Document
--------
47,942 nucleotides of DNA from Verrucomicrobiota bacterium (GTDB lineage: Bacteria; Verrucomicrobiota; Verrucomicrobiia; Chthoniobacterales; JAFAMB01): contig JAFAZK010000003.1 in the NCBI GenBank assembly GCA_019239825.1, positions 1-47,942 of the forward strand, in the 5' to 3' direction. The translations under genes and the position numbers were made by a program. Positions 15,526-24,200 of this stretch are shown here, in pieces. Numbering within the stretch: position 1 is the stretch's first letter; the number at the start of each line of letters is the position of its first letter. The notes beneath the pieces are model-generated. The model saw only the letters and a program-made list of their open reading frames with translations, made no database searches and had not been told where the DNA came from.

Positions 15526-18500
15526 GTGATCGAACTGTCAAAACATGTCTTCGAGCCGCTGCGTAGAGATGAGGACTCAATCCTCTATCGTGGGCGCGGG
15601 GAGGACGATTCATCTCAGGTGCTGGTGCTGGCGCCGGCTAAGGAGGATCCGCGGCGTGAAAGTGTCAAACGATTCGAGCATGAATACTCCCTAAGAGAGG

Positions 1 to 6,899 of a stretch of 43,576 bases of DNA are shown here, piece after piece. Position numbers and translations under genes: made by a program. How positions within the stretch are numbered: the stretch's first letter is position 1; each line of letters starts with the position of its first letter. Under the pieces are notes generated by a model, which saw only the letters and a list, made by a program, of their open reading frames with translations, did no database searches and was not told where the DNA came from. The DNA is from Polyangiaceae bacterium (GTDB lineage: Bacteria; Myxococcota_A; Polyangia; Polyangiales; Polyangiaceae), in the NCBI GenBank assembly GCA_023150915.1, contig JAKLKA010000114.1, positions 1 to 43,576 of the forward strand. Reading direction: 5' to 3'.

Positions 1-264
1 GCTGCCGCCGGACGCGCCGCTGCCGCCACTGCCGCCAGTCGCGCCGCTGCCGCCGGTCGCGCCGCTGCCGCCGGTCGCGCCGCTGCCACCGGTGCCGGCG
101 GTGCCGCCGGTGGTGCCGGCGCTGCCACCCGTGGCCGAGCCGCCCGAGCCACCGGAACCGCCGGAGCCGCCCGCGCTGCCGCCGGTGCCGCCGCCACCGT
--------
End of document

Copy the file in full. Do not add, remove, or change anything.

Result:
47,942 nucleotides of DNA from Verrucomicrobiota bacterium (GTDB lineage: Bacteria; Verrucomicrobiota; Verrucomicrobiia; Chthoniobacterales; JAFAMB01): contig JAFAZK010000003.1 in the NCBI GenBank assembly GCA_019239825.1, positions 1-47,942 of the forward strand, in the 5' to 3' direction. The translations under genes and the position numbers were made by a program. Positions 15,526-24,200 of this stretch are shown here, in pieces. Numbering within the stretch: position 1 is the stretch's first letter; the number at the start of each line of letters is the position of its first letter. The notes beneath the pieces are model-generated. The model saw only the letters and a program-made list of their open reading frames with translations, made no database searches and had not been told where the DNA came from.

Positions 15526-18500
15526 GTGATCGAACTGTCAAAACATGTCTTCGAGCCGCTGCGTAGAGATGAGGACTCAATCCTCTATCGTGGGCGCGGG
15601 GAGGACGATTCATCTCAGGTGCTGGTGCTGGCGCCGGCTAAGGAGGATCCGCGGCGTGAAAGTGTCAAACGATTCGAGCATGAATACTCCCTAAGAGAGG

Positions 1 to 6,899 of a stretch of 43,576 bases of DNA are shown here, piece after piece. Position numbers and translations under genes: made by a program. How positions within the stretch are numbered: the stretch's first letter is position 1; each line of letters starts with the position of its first letter. Under the pieces are notes generated by a model, which saw only the letters and a list, made by a program, of their open reading frames with translations, did no database searches and was not told where the DNA came from. The DNA is from Polyangiaceae bacterium (GTDB lineage: Bacteria; Myxococcota_A; Polyangia; Polyangiales; Polyangiaceae), in the NCBI GenBank assembly GCA_023150915.1, contig JAKLKA010000114.1, positions 1 to 43,576 of the forward strand. Reading direction: 5' to 3'.

Positions 1-264
1 GCTGCCGCCGGACGCGCCGCTGCCGCCACTGCCGCCAGTCGCGCCGCTGCCGCCGGTCGCGCCGCTGCCGCCGGTCGCGCCGCTGCCACCGGTGCCGGCG
101 GTGCCGCCGGTGGTGCCGGCGCTGCCACCCGTGGCCGAGCCGCCCGAGCCACCGGAACCGCCGGAGCCGCCCGCGCTGCCGCCGGTGCCGCCGCCACCGT